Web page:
Central Bureau for Astronomical Telegrams

Central Bureau for Astronomical Telegrams -- Image credits

IAUC 6879: P/1998 G1; C/1998 G2; 1997 XF11

The following International Astronomical Union Circular may be linked-to from your own Web pages, but must not otherwise be redistributed (see these notes on the conditions under which circulars are made available on our WWW site).

Read IAUC 6878  SEARCH Read IAUC 6880

View IAUC 6879 in .dvi or .ps format.
IAUC number

                                                  Circular No. 6879
Central Bureau for Astronomical Telegrams
Mailstop 18, Smithsonian Astrophysical Observatory, Cambridge, MA 02138, U.S.A.
IAUSUBS@CFA.HARVARD.EDU or FAX 617-495-7231 (subscriptions)
URL http://cfa-www.harvard.edu/iau/cbat.html
Phone 617-495-7244/7440/7444 (for emergency use only)

     Continuing orbit computations, mainly by S. Nakano and the
undersigned, show that this object is of Halley type.  The orbital
elements on MPEC 1998-H04 have P = 41.5 years.  D. DeGraff remarks that
his coaddition of CCD frames obtained on Apr. 6.1 UT by A. C. Schwortz
and himself with the 0.81-m reflector at the Alfred University Observatory
appears to confirm the presence of the tail reported on IAUC 6863.  The
feature was in p.a. about 100 deg, the shorter length of 10" probably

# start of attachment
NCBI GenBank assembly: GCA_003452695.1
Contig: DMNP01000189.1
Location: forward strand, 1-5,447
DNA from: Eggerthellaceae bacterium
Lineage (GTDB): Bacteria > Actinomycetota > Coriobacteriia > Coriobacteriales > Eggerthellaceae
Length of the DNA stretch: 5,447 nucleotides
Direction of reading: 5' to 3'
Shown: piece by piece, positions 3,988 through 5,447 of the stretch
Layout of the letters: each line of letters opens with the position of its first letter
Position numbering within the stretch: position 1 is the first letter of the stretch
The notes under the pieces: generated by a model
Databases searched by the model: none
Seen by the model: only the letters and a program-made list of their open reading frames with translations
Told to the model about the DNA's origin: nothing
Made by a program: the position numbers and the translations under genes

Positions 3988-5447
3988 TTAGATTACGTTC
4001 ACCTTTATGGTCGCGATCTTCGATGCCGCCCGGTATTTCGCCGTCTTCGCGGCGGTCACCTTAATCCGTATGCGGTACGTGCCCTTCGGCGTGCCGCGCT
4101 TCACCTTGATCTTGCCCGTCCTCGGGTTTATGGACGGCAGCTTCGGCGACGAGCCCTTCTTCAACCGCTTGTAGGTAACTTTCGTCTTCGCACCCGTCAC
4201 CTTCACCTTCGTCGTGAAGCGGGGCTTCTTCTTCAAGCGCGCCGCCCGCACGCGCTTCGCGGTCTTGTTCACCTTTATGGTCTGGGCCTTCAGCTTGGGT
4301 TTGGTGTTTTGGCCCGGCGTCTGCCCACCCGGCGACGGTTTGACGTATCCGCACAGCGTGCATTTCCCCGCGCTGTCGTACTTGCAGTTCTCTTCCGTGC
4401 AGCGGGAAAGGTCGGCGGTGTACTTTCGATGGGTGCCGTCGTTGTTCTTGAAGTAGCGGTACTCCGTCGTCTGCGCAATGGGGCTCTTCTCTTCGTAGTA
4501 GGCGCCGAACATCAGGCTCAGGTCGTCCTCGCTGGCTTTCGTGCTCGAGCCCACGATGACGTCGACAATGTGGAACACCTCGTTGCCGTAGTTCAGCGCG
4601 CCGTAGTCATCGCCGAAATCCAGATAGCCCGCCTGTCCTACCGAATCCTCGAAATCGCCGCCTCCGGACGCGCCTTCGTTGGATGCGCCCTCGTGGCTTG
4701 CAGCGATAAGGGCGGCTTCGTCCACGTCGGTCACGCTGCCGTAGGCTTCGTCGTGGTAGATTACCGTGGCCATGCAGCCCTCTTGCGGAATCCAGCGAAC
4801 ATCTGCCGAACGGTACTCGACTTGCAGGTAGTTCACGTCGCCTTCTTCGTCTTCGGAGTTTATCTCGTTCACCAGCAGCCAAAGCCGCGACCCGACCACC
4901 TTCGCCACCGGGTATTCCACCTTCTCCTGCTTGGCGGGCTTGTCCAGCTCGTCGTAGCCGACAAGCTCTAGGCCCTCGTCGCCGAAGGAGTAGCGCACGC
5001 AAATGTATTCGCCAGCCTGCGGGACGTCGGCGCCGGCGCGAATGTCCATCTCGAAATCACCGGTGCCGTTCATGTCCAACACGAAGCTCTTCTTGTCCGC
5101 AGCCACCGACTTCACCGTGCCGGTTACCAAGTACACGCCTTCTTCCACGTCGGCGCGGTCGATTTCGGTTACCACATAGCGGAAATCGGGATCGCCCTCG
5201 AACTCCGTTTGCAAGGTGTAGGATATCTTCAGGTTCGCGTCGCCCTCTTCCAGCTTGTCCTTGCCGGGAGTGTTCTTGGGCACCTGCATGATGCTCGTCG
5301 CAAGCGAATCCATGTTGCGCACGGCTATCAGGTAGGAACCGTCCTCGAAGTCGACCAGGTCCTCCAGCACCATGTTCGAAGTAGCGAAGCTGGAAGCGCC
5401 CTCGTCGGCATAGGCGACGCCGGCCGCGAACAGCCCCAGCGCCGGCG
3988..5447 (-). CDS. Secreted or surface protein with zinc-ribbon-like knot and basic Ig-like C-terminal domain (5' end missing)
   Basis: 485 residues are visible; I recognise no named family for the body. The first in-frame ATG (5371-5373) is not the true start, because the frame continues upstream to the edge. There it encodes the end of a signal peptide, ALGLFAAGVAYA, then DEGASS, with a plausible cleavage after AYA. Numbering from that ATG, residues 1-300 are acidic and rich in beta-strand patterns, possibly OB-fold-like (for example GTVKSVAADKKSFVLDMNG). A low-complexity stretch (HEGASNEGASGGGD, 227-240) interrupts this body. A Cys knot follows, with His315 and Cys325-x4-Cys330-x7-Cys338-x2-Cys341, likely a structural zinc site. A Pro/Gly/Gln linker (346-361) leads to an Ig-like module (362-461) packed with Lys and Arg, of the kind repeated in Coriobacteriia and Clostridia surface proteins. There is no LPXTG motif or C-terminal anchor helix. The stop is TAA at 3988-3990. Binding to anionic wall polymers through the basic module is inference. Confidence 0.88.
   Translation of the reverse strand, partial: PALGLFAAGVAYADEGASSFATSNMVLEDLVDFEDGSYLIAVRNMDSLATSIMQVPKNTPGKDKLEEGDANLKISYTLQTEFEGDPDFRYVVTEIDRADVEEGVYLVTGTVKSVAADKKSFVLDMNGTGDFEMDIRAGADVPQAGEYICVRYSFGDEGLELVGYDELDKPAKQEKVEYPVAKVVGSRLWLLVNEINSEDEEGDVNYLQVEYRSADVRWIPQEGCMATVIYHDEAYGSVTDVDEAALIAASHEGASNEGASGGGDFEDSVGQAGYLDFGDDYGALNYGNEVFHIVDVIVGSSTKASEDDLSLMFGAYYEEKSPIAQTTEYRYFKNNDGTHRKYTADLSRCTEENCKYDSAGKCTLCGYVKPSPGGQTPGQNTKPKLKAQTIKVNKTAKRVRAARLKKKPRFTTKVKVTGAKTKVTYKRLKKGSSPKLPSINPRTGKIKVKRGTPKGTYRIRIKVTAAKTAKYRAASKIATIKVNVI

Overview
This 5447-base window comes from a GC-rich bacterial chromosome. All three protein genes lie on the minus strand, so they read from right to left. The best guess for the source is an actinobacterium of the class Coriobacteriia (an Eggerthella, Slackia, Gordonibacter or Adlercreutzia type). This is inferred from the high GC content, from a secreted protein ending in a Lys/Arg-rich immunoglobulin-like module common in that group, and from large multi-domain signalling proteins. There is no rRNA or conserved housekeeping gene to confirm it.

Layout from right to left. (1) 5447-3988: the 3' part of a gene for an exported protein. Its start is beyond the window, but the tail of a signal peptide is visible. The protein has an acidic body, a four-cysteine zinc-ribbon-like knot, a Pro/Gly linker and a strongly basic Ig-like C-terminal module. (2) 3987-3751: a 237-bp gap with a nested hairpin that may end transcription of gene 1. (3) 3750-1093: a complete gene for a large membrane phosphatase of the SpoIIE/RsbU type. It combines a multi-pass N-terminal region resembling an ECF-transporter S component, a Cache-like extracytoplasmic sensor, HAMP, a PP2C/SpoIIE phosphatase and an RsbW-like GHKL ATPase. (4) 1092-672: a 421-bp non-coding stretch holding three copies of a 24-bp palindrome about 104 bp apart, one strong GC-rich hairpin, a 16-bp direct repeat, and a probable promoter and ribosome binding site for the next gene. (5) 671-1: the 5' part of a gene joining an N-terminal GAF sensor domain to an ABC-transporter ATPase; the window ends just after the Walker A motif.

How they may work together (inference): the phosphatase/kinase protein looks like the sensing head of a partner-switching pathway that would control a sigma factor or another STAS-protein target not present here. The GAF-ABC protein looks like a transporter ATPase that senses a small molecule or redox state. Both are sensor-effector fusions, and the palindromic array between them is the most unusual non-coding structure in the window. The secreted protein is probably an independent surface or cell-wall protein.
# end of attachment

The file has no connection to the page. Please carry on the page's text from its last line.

being due to the presence of the moon nearby.

COMET C/1998 G2 (SOHO)
     C. St. Cyr, Naval Research Laboratory, on behalf of the SOHO-LASCO
Consortium (cf. IAUC 6685), reports the discovery by D. Biesecker of
a comet, tailless and no brighter than mag 6, in C2 coronagraphic data.
This comet appears to have been obscured by the occulting disk pylon in
the C3 coronagraph and was not detected.  Details are on MPEC 1998-H05.

                1998 UT           R.A. (2000) Decl.
                Apr.  2.080       0 52.2      + 4 02

1997 XF11
     The estimate by the undersigned on IAUC 6837 that passage within
0.002 AU of the earth on 2028 Oct. 26 was "virtually certain" was
incorrect; this was a 1-sigma miss distance, and detailed computations
allowed miss distances of up to 0.02-0.03 AU.  The nominal miss distance
and error by D. Yeomans and P. Chodas (see also IAUC 6839) should have
been given as 0.00058 (+ 0.00892 / - 0.00039) AU (3 sigma on the plus side),
and K. Muinonen early remarked on a 10-percent chance for a miss by more
than the lunar distance.  All concerned, including E. Bowell, agree that in
the absence of effects that would be highly unusual there was no possibility
of an earth encounter within 0.00019-0.00021 AU; Chodas remarks (and the
undersigned agrees) that this was already evident with the issuance of
MPEC 1997-Y11.  Nevertheless, the likelihood of an unusually close approach
in 2028 was also clear already in Dec. 1997, and it is unfortunate that
there was not then greater awareness of this, for the recognition of 1990
observations (also found by Bowell on films taken by C. S. and E. M.
Shoemaker) would have been possible at an earlier date and physical
observations may have been attempted.  Given the Helin-Lawrence 1990
measurements, simultaneous computations by G. V. Williams and by Chodas
immediately made it clear to all concerned that the 2028 miss distance
would be in the range 0.006-0.007 AU.

                      (C) Copyright 1998 CBAT
1998 April 18                  (6879)              Brian G. Marsden

Read IAUC 6878  SEARCH Read IAUC 6880

View IAUC 6879 in .dvi or .ps format.

Our Web policy. Index to the CBAT/MPC/ICQ pages.

Valid HTML 4.01!